Six ways you will lose your money

Besides my podcast interviews, I have also received about 500 written stories on the topic of My Worst Investment Ever. I’ve done a lot of work to analyze and categorize all these interviews and stories to determine the ways investors lose money. We know that to win in investing you must take risk, but to win BIG, you must reduce it! I’ve found that there are six ways you will lose your money:

  1. Failed to do their own research
  2. Failed to properly assess risk
  3. Were driven by emotion or flawed thinking
  4. Misplaced trust
  5. Failed to monitor their investment
  6. Invested in a start-up company

1. Failed to do their own research

This mistake is all about failing to do the work. Investing, like any other profession is hard. People make this mistake when they rely on the research of others, rather than their own. This mistake also occurs when people are not open to the advice of professionals. Investors also forget that “past performance is no guarantee of future results.” Finally, remember that life is simple. Don’t let your investments get complicated, untangle them before this mistake creates “Gordian Knot.”

2. Failed to properly assess risk

It is common for people to obsess on future returns and hardly consider the risks. This leads to them to take on too much risk. The most common risk reduction mistake is failing to diversify. Investors tend to go “all in” to an investment rather than starting with a small position and growing it. The next mistake is that they fail to set an exit strategy-what to do when things go wrong (or right). Without an exit strategy, they freeze when things go wrong. Long-term investors often deplore a stop-loss exit strategy, while stock market traders depend on it every day. You should consider a stop-loss. Finally, investors buy illiquid investments that they cannot sell without impacting the price.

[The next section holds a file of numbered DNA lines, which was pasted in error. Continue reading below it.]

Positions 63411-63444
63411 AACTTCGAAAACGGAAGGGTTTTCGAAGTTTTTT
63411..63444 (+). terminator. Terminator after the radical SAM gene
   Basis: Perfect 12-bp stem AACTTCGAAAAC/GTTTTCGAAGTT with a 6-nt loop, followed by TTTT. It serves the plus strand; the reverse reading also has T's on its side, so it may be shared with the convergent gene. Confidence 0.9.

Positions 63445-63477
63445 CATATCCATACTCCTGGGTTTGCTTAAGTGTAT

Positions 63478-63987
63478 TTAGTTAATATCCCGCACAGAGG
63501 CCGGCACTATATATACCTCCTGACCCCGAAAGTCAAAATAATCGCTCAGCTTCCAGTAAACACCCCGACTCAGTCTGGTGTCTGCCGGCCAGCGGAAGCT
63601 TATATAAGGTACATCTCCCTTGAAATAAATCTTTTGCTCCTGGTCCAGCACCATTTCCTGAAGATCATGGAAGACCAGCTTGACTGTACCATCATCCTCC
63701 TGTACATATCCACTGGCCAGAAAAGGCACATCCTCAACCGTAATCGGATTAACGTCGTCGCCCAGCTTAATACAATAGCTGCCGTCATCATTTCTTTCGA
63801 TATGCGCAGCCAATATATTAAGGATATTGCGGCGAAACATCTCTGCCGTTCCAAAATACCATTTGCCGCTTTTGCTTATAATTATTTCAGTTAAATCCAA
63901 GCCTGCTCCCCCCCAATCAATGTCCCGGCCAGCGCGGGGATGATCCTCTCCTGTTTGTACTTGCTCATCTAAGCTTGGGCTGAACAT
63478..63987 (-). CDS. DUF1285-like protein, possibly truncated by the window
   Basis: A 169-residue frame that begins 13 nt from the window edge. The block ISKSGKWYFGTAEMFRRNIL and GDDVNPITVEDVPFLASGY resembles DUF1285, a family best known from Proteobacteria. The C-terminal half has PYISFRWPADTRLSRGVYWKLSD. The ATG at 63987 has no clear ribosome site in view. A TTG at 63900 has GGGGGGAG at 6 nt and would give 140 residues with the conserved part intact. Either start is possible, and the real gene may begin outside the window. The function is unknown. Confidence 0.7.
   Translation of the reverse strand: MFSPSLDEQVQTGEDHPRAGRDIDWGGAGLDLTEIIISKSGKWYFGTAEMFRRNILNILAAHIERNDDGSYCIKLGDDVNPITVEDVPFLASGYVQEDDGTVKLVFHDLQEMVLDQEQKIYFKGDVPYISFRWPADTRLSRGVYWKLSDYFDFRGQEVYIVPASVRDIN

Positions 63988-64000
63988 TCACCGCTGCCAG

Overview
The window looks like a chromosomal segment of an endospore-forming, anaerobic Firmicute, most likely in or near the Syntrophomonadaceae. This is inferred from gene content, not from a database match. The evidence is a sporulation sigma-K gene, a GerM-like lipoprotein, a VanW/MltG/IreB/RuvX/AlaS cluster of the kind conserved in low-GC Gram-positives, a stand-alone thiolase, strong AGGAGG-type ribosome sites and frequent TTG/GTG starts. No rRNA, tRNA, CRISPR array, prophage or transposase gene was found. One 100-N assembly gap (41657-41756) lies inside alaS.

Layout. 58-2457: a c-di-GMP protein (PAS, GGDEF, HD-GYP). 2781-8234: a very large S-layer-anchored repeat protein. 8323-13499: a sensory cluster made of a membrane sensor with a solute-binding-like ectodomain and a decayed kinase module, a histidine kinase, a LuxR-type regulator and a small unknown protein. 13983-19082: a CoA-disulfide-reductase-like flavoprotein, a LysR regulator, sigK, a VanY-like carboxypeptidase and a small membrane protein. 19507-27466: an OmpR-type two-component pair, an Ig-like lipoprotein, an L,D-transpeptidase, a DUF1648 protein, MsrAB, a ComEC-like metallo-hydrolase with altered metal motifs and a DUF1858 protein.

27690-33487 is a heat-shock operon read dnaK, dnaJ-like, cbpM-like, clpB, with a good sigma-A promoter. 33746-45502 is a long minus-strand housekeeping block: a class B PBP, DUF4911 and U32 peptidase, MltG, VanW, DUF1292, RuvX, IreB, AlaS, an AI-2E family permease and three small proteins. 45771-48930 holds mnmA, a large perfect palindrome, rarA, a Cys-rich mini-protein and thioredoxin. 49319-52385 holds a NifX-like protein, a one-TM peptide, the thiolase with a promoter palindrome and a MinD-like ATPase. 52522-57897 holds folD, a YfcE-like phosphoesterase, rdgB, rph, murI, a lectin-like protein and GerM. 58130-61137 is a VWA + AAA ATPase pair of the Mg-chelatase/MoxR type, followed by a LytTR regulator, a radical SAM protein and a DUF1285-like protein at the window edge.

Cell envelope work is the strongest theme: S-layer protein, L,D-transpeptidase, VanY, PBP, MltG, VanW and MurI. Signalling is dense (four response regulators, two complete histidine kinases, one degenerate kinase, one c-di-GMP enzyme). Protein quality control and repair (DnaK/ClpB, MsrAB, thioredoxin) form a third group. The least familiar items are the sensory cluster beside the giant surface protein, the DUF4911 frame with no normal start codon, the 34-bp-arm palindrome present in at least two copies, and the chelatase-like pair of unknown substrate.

3. Were driven by emotion or flawed thinking

Investment losses and gains trigger dopamine releases in your brain. Behavioral finance has identified a myriad of emotion and thinking based errors. The pull of greed and the push of fear can cause you to make the wrong investment or to invest at the wrong time. Overconfidence is a common mistake from “Worst Investment Ever” stories of loss. Another is when people grow attached to an investment, based on prior gains or losses from it. It is common for people to look back in despair. They get disappointed at that investment they should have made or the one they sold too early.

4. Misplaced trust

Trust is the most important thing in life, without it you have nothing. Many people get tempted into investing with people they know nothing about. Beware of people who spend their lives learning to manipulate others out of their money. Also, investing with friends rarely goes well and the trust you thought you had may evaporate. Lastly, people make the mistake of investing in an investment structure that is untrustworthy.

5. Failed to monitor their investment

You cannot expect anyone to take a greater interest in your investments than you. People make a mistake when they don’t insist that the people they are investing with keep them up to date. It must also be clear that this monitoring should be heightened when things are not going well.

6. Invested in a start-up company

There are many stories of loss from investing in a start-up company. Why? Well because most new businesses fail. Pick a number, how about 50% fail within five years? And the rate is higher if we exclude survivors that never grow big enough to provide for more than the owner. A common mistake made when in investing in start-ups when you are the sole source of funds. So, when things go bad (as they often will), there is no one else to turn to. This forces you to add more funds or else. Another problem with start-ups is that they lack financial controls. Start-ups also fail because they lack a clear business plan. They often have no real competitive advantage. Another common problem is that they lack a clear leader. Finally, they often fail when founders expect that an idea that worked in another country or region will work in theirs.

About the author, Andrew

Dr. Andrew Stotz, CFA is the CEO of A. Stotz Investment Research, a company that provides institutional and high net worth investors with ready-to-invest stock portfolios that aim to beat the benchmark through superior stock selection.

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